Thursday, 5 January 2017

Let's just appoint a few flat-earthers

I’m not sure that the now former UK Ambassador to the EU is as entirely blameless as some have painted him: the route by which his advice to the Government about the length of time it would take to negotiate Brexit (as well as his subsequent resignation e-mail) reached the media has yet to be fully explained.  It’s entirely proper for diplomats to provide their best and most honest advice to governments; it’s rather less normal to make that advice public.
But there is another norm here as well - it has long been accepted (perhaps it’s one of those strange ‘British values’ that they keep telling us about) that senior civil servants are appointed for their ability to represent the government of the day impartially, and not on the basis of their political views.  I’ve noted before that I can see an argument for taking a different approach to the appointment of ambassadors, where an ability to represent accurately and sincerely the views of the government of the day is an important attribute.  If the Brexiteers were to start making that argument in a general sense, then I’d have some sympathy with their viewpoint. 
They’re not doing that, though; they are selecting one particular job and demanding that the person appointed must share their simplistic world view.  I suppose that dealing with matters on a case-by-case basis rather than developing a general policy is standard UK practice, but it doesn’t make for consistency or clarity.  And given the nature of the demands being expressed by some, it doesn’t make for getting the best people into the jobs either. 
John Redwood – ah, there’s a name that brings back memories – argued yesterday (just before the new appointee was named) that the new ambassador should be someone who thinks that Brexit is ‘straightforward’.  Now, there do seem to be a lot of those to choose from, but given the complexities already identified, I wouldn’t want to put anyone with such a simplistic viewpoint anywhere near the negotiations, purely on the pragmatic basis that they’re unlikely to understand most of what’s being discussed.
The Brexiteers’ approach to negotiation seems to be falling increasingly into the traditional British way of dealing with foreigners – speak to them slowly and loudly until they do what we want.  The strange thing, to me, is that they seriously seem to believe that it will work.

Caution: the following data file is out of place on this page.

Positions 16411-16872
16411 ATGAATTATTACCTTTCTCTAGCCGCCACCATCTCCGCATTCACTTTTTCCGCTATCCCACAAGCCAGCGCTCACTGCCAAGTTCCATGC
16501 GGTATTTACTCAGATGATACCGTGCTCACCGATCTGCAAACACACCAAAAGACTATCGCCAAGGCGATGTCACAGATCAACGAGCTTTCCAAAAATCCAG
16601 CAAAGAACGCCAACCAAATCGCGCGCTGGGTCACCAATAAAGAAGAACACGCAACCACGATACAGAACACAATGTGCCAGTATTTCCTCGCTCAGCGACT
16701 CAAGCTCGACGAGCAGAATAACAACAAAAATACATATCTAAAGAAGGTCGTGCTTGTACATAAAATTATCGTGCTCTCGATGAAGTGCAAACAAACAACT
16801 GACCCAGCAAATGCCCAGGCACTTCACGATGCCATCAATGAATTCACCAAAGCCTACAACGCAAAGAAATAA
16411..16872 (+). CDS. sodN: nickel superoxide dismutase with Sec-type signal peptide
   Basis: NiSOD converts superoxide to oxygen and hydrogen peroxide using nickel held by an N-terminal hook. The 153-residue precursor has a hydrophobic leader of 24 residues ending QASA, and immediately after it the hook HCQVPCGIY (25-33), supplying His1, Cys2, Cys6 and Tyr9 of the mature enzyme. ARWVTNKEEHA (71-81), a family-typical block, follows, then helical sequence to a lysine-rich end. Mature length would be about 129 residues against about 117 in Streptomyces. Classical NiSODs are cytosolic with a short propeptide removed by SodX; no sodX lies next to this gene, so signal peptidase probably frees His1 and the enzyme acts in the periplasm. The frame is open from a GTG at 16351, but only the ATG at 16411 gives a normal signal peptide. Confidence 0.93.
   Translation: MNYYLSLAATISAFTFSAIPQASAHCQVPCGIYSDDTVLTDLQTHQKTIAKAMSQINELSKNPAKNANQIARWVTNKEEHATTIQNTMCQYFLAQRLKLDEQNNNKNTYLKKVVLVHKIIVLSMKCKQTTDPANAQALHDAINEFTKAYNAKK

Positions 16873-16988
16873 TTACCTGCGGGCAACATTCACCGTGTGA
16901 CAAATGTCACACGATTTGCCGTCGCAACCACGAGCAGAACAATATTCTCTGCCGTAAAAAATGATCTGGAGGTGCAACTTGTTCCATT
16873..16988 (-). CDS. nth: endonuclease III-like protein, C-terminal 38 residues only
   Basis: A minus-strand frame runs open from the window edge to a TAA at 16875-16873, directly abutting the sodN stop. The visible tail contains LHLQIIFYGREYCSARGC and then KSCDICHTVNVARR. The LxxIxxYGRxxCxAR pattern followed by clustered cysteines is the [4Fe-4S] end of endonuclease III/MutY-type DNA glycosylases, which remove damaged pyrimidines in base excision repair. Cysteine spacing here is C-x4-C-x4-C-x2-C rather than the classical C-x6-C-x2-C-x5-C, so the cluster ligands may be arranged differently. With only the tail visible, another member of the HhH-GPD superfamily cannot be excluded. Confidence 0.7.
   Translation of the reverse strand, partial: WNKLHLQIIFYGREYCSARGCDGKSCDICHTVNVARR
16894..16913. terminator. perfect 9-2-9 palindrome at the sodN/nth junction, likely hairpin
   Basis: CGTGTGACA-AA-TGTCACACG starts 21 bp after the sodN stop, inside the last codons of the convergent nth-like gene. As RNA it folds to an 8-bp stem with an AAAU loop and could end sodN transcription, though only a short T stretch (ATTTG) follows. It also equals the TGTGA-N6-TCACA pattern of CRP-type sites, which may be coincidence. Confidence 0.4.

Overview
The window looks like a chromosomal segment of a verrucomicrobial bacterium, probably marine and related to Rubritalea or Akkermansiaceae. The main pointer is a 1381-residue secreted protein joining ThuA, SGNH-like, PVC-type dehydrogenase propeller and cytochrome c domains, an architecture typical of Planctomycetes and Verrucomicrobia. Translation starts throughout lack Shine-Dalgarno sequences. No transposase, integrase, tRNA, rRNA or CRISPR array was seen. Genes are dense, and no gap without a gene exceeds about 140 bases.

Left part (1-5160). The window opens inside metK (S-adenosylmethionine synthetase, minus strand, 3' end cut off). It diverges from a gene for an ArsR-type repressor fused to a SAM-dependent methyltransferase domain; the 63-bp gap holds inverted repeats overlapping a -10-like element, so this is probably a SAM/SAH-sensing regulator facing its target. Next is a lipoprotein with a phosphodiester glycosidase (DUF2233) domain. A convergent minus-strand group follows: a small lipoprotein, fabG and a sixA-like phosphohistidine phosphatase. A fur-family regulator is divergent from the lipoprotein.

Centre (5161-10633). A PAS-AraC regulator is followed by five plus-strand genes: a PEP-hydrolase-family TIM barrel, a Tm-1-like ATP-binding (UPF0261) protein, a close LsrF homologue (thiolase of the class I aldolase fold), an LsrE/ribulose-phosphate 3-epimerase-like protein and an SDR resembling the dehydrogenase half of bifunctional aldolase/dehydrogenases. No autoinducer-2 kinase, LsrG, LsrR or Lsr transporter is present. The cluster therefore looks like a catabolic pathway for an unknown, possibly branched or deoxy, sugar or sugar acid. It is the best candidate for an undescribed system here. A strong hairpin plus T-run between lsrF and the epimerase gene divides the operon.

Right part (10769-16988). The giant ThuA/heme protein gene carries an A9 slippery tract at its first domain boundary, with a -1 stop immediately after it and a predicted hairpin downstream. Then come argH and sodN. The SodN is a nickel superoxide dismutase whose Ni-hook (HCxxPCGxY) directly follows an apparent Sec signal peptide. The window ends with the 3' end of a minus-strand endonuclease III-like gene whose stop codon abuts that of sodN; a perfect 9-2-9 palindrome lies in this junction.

1 comment:

Jonathan said...

The political British have a problem with educated and experienced advisers. They are much happier with a "good chap" who will be a safe pair of hands and apply"common sense". Similarly an unwritten Constitution" is much to be preferred to a written one. The reason is the same - noone will rock the political boat.
It is quite understandable for politicians to have one view, while the expert will defend his informed and expert view.
As you say, take Ambassadors. In fact, until 2006 according to Matthew Parris in "Parting Shots" describes the custom (unwritten of course) of a senior diplomat, on leaving post, writing a candid dispatch. It was regarded as a good thing in for long-term policy, if uncomfortable in the short term.2006 - practice ended. 2016 - I can quite understand Sir Ivan Rogers wanting to leak his "Parting Shot". He had something he wanted to say and which many wanted to hear. The issue in question can by of the highest importance - as here.
Lawyers have the same problem. Take the office of UK Attorney-General. Until about 2006, the (unwritten) rule was that the AG's first responsibility was to the law,and the wider public, not merely to politicians. But then Blair broke Lord Goldsmith AG on the central issue, whether the war against Iraq was legal. And would not release his Advice, even though it was public property. Of course we got the Advice in due course, and quite right too
And Wales? The Welsh AG is the Counsel-General. Originally he was appointed as the UK AG But you can guess what happened. Yes, he changed and became the legal adviser of the Welsh Government, not (loosely) the legal adviser to the Welsh People. When did this happen? Yep. What was it about 2006?